A team of Yale researchers tasked with mapping the forest ecosystem has counted 3 trillion trees on Earth. The number is far more than previous estimates, which counted 400 billion.
Researcher Thomas Crowther from Yale and his colleagues came to the estimate using ground survey data including national forest inventories as well as satellite pictures to map the forest ecosystem.
According to study researchers:
We provide the first spatially continuous map of forest tree density at a global scale. This map reveals that the global number of trees is approximately 3.04 trillion, an order of magnitude higher than the previous estimate. Of these trees, approximately 1.39 trillion exist in tropical and subtropical forests, with 0.74 trillion in boreal regions and 0.61 trillion in temperate regions.
That’s about 420 trees for every person on Earth.
The estimate will help researchers studying plant and animal habitats as well as climate change. It’s well known that trees play an important role in global climate change through the carbon cycle. Using the process of photosynthesis, trees convert atmospheric CO2 into carbon-rich carbohydrates and sugars to feed themselves. Oxygen, which is critical for human respiration, is a byproduct of the process. We depend on trees to pull carbon from the air in order to maintain an atmospheric balance. Without them, the Earth’s atmosphere will trap too much heat on the planet’s surface, causing temperatures to rise.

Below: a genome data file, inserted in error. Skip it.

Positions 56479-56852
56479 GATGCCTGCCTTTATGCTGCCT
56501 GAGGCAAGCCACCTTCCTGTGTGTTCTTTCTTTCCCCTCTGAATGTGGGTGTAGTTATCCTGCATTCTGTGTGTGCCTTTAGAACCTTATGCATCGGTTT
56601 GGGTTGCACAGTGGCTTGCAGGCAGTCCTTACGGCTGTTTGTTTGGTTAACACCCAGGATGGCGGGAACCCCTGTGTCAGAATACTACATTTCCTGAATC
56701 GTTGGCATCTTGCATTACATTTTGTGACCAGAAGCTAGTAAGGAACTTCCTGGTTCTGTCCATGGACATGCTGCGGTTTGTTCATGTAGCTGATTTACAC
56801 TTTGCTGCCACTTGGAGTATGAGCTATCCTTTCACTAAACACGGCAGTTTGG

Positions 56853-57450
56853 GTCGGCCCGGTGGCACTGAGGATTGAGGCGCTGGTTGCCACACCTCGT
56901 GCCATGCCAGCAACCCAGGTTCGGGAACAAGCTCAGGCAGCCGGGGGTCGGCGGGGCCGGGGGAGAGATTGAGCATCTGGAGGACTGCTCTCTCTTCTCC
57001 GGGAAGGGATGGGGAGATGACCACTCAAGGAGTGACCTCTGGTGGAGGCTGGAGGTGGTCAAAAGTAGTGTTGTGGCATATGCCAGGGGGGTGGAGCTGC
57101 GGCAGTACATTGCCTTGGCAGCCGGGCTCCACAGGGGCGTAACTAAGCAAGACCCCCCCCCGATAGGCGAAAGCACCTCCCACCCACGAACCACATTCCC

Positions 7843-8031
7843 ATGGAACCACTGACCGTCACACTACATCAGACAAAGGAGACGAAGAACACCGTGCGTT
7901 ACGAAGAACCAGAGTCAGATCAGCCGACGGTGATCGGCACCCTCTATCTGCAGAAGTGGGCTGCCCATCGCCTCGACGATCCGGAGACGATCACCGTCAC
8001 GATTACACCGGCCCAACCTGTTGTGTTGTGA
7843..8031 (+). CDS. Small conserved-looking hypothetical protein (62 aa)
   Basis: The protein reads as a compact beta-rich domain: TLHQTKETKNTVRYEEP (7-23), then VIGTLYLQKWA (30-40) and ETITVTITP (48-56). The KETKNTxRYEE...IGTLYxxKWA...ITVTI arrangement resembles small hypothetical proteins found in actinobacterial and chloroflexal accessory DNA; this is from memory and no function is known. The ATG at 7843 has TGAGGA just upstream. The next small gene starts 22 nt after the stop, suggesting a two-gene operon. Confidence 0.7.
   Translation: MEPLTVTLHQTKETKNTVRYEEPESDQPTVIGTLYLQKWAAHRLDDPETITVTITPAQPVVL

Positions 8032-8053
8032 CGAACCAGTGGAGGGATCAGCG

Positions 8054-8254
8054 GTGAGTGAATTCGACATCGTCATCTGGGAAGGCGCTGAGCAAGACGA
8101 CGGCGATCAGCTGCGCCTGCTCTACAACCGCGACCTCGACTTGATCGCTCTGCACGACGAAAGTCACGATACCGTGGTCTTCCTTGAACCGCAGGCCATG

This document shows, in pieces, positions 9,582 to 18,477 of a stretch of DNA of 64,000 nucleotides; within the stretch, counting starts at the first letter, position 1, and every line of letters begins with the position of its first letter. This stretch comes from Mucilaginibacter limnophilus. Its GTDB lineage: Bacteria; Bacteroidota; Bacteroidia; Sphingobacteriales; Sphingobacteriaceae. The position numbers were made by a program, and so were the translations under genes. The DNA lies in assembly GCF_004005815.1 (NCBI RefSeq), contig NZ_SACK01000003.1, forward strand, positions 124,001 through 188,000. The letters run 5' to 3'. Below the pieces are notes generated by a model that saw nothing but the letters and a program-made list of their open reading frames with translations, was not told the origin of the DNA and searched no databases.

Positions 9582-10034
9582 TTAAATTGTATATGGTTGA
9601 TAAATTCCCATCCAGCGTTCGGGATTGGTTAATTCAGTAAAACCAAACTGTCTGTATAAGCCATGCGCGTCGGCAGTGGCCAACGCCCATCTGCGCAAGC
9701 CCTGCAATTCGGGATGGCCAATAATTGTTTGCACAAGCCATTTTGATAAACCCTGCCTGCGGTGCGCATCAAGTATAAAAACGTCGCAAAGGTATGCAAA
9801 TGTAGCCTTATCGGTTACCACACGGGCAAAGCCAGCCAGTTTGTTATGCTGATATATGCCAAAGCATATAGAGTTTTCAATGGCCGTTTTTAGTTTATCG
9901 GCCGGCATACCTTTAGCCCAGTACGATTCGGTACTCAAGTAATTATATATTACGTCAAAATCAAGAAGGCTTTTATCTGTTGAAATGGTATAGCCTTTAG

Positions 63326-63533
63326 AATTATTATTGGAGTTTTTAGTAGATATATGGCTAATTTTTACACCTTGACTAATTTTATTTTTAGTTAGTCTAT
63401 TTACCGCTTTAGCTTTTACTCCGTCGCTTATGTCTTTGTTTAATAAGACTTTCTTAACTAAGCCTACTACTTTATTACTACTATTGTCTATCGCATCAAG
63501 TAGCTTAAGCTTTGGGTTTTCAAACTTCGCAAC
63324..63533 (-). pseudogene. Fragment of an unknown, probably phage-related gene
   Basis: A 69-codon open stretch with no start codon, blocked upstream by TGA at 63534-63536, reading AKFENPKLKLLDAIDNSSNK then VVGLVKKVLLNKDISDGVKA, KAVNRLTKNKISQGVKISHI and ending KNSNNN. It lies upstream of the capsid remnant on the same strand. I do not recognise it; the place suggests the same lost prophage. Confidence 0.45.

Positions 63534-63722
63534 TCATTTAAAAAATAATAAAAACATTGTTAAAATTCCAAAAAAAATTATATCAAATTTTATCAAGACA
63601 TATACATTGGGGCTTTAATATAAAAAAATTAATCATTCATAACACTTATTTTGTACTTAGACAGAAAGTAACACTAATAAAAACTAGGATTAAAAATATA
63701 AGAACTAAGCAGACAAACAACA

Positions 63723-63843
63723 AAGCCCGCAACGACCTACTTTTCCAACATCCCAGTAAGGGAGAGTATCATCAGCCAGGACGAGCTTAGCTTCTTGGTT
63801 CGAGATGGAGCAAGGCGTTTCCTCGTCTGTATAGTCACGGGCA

“So, it’s not good news for the world or bad news that we’ve produced this new number,” Dr. Crowther said to the BBC. “We’re simply describing the state of the global forest system in numbers that people can understand and that scientists can use, and that environmental practitioners or policymakers can understand and use.”
The study also showed humans are having a negative impact on the world’s trees, removing 15 billion trees a year while only replacing around 5 billion.
“The net loss is about a third of a percent of the current number of trees globally,” said co-author Dr Henry Glick. “That doesn’t seem to be an insignificant portion and should probably give us cause for considering the role that deforestation is playing in changing ecosystems.”
We’ve already removed 3 trillion trees since the last Ice Age 11,000 years ago. However, scientists caution that the study numbers could be inaccurate because much of the data was taken in North America and Europe and there’s not enough data coming from the Congo Basin, Australia, India, and China. Dr. Martin Lukac from the University of Reading contends that this new estimate is far off from previous estimates and that there are too many margins of error.
The highest forest density was found in the Boreal forest, the world’s largest land-based biome. The line of forests encircles the planet just below the Arctic. The Boreal forest covers most of Alaska, Canada, Sweden, Finland, Norway, and much of Russia.
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Image of forests from Shuttershock